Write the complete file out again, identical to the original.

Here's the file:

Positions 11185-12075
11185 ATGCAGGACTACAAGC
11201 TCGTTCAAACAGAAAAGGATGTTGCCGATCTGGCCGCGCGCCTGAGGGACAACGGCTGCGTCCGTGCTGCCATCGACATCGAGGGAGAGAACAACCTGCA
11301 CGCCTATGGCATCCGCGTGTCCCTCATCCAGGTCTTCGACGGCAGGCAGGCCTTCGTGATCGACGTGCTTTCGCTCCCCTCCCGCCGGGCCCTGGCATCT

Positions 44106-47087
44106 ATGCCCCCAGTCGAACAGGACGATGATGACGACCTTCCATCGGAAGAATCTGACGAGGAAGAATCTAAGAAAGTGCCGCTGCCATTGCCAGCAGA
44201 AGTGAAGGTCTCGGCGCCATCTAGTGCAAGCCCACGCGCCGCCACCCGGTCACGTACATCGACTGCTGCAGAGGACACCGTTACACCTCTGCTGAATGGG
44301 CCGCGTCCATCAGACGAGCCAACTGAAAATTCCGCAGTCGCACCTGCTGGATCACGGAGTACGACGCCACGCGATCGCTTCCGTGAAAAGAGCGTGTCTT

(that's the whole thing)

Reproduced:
Positions 11185-12075
11185 ATGCAGGACTACAAGC
11201 TCGTTCAAACAGAAAAGGATGTTGCCGATCTGGCCGCGCGCCTGAGGGACAACGGCTGCGTCCGTGCTGCCATCGACATCGAGGGAGAGAACAACCTGCA
11301 CGCCTATGGCATCCGCGTGTCCCTCATCCAGGTCTTCGACGGCAGGCAGGCCTTCGTGATCGACGTGCTTTCGCTCCCCTCCCGCCGGGCCCTGGCATCT

Positions 44106-47087
44106 ATGCCCCCAGTCGAACAGGACGATGATGACGACCTTCCATCGGAAGAATCTGACGAGGAAGAATCTAAGAAAGTGCCGCTGCCATTGCCAGCAGA
44201 AGTGAAGGTCTCGGCGCCATCTAGTGCAAGCCCACGCGCCGCCACCCGGTCACGTACATCGACTGCTGCAGAGGACACCGTTACACCTCTGCTGAATGGG
44301 CCGCGTCCATCAGACGAGCCAACTGAAAATTCCGCAGTCGCACCTGCTGGATCACGGAGTACGACGCCACGCGATCGCTTCCGTGAAAAGAGCGTGTCTT